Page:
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Biosafety cabinets require airflow to maintain product protection and containment – and it takes a great deal of energy to maintain the proper airflow.  

Therefore one of the most effective ways to reduce energy is to reduce this airflow. In some situations, turning the cabinet off when not in use is an appropriate solution. However when you turn a cabinet off, aseptic conditions are not maintained, and in most cases the cabinet needs to be decontaminated and then disinfected before being placed back in service. This process can be time-consuming and decreases productivity.

Reduced Air Flow Biosafety Cabinet Setting

Some of the latest biosafety cabinet designs utilize a new technology called a low-flow or “night set-back” mode. In our design, the low-flow mode (ReadySAFE™) is automatically engaged when the user closes the sash of the biosafety cabinet – the motor switches to a reduced flow mode and the light in the cabinet turns off. This significantly reduces energy consumption. Upon opening the sash the motor switches to it normal operating speed and the cabinet light turns back on. Product protection and containment are maintained.

This mode can be used during meetings, work breaks and overnight. Productivity increases because you have immediate access to safe working conditions upon opening the viewscreen and ongoing work can be left in the cabinet without fear of contamination.

Power Consumption Comparison

Below is a comparison of the power consumption during normal operating mode versus low-flow mode on a Class II Type A2 (4’ nominal with sash at 8”) cabinet and a Class II Type B2 (4’ nominal) cabinet. Because Type A2 and Type B2 cabinets have different airflow requirements, the savings vary depending on which type of Class II cabinet you are operating.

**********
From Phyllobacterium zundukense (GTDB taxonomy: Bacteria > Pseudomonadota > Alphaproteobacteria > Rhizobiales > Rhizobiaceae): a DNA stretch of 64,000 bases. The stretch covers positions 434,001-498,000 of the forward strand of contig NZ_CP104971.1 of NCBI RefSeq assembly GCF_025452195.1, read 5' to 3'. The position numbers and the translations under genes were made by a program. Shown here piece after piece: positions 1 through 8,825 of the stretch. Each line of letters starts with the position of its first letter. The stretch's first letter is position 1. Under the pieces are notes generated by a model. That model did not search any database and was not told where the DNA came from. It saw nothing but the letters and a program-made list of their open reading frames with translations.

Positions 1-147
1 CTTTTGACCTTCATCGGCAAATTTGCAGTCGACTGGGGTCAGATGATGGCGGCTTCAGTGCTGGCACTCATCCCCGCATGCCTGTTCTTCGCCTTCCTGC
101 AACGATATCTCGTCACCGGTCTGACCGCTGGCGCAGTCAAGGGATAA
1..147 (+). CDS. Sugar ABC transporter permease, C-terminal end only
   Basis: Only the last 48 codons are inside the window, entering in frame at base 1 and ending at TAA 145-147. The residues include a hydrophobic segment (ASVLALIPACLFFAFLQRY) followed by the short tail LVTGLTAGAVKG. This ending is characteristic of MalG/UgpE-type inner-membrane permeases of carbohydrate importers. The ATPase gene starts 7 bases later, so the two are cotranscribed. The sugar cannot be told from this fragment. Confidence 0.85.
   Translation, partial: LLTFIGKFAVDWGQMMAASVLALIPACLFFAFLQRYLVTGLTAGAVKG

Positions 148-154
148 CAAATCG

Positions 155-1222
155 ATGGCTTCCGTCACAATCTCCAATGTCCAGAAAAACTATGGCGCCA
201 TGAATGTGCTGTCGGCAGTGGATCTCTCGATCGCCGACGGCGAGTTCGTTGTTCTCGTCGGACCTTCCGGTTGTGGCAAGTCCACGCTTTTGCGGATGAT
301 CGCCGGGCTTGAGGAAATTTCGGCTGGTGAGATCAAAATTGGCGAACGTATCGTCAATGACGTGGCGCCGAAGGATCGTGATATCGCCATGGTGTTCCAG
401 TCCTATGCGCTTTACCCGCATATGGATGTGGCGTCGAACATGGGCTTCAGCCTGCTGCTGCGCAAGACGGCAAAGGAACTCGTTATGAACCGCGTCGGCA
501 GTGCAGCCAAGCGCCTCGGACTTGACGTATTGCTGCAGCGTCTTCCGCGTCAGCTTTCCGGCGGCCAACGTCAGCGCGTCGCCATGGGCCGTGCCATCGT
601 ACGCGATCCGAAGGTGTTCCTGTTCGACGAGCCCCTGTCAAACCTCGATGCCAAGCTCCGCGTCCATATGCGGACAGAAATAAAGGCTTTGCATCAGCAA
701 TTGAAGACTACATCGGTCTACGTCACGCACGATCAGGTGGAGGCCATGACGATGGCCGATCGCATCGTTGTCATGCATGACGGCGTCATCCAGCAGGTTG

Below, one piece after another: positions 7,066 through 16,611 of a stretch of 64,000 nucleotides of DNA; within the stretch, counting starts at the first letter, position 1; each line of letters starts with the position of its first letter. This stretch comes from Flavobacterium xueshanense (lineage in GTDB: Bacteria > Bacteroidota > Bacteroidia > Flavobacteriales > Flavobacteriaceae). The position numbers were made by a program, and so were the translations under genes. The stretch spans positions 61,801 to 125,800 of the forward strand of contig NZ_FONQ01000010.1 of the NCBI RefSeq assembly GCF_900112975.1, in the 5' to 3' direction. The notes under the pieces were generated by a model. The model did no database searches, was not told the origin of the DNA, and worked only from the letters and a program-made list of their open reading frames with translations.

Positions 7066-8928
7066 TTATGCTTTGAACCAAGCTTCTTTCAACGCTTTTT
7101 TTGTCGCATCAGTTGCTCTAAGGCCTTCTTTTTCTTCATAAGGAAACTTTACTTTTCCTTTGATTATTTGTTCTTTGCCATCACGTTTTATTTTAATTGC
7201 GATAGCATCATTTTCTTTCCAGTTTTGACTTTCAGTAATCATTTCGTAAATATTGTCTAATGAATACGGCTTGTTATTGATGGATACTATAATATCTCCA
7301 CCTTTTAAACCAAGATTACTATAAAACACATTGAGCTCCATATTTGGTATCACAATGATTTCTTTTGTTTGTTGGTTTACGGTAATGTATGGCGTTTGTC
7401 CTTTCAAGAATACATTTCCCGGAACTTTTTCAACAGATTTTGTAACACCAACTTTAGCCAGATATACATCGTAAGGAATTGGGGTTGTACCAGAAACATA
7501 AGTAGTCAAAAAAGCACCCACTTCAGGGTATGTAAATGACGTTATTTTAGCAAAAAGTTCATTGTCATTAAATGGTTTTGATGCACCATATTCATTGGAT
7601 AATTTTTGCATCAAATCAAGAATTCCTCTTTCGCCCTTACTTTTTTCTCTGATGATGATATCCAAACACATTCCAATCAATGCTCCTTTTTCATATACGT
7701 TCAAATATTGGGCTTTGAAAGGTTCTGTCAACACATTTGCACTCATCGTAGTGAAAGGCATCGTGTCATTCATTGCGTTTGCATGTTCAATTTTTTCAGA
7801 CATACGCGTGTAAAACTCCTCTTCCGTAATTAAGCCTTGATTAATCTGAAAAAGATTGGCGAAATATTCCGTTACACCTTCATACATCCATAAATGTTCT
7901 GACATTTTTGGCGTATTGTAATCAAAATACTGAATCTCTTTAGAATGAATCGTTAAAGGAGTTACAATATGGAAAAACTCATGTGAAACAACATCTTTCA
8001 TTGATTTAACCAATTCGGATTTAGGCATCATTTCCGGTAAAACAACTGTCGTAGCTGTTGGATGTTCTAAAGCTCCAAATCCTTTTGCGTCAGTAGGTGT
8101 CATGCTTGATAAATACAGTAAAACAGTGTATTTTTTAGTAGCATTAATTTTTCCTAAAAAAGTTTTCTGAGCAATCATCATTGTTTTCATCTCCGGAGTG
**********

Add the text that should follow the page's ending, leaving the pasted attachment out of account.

The savings are derived from the specifications for each cabinet. The kilowatts (kW) per hour (how electricity usage is charged) is determined by calculating wattage (Amps x Volts = Watts), then converting it to kW. It shows that the low flow operating mode cuts electricity requirements by 56% in the A2 cabinet and 70% in the B2 cabinet.

Class II Type A2 Cabinet

Cabinet in Operation ModeCabinet in Low-Flow ModeSavings
Voltage Required115 V115 V
Operating Amperage3.6 A1.6 A
Hourly Power Consumption0.414 kW0.184 kW0.230 kW – 56%

Class II Type B2 Cabinet

Cabinet in Operation ModeCabinet in Low-Flow ModeSavings
Voltage Required115 V115 V
Operating Amperage1.0 A0.3 A
Hourly Power Consumption0.115 kW0.035 kW0.080 kW – 70%

Energy Cost Savings

In a typical usage scenario, the cabinet would be in operation (turned on) for 8 hours a day and in low-flow mode for 16 hours (cabinet not in use). If you calculate the electricity cost (based on U.S. average of $0.13 per kW hour), you can see that a savings of 37% can be realized with the A2 cabinet and a savings of 47% can be realized with the B2 cabinet. Over time, especially when you have many cabinets in your lab, these savings can really add up.

It is important to note that these cost savings are calculated for the electricity required to run the cabinet (plug load) only. Additional energy savings are realized when utilizing the low-flow mode, including reductions in static pressure, heat load, and volume of exhausted air.

Class II Type A2

Continuous OperationCabinet On (8 hours) / Low-Flow Mode
(16 hours)
Daily Power Consumption 9.9 kW6.2 kW
Annual Operating Costs$470$294$176 – 37%

Class II Type B2

Continuous OperationCabinet On (8 hours) / Low-Flow Mode
(16 hours)
Daily Power Consumption 2.8 kW1.5 kW
Annual Operating Costs$133$71$62 – 47%

Maintaining Safe Conditions in Low-Flow Mode

Maintaining protection is paramount, so ensure that safety and performance are not impacted by the low-flow mode in any cabinet you choose. The cabinet should be tested in the low-flow operating mode to demonstrate it will maintain containment and still protect the work environment from contaminants.

The ReadySAFE™ low-flow mode was developed by Baker and is included in their Class II Type A2 and Type B2 cabinets. Using microbiological and cleanliness-class/particle-count testing techniques we concluded that when operating in the ReadySAFE mode, our cabinets meet or exceed NSF/ANSI Standard 49 Class II and ISO class 4 criteria.

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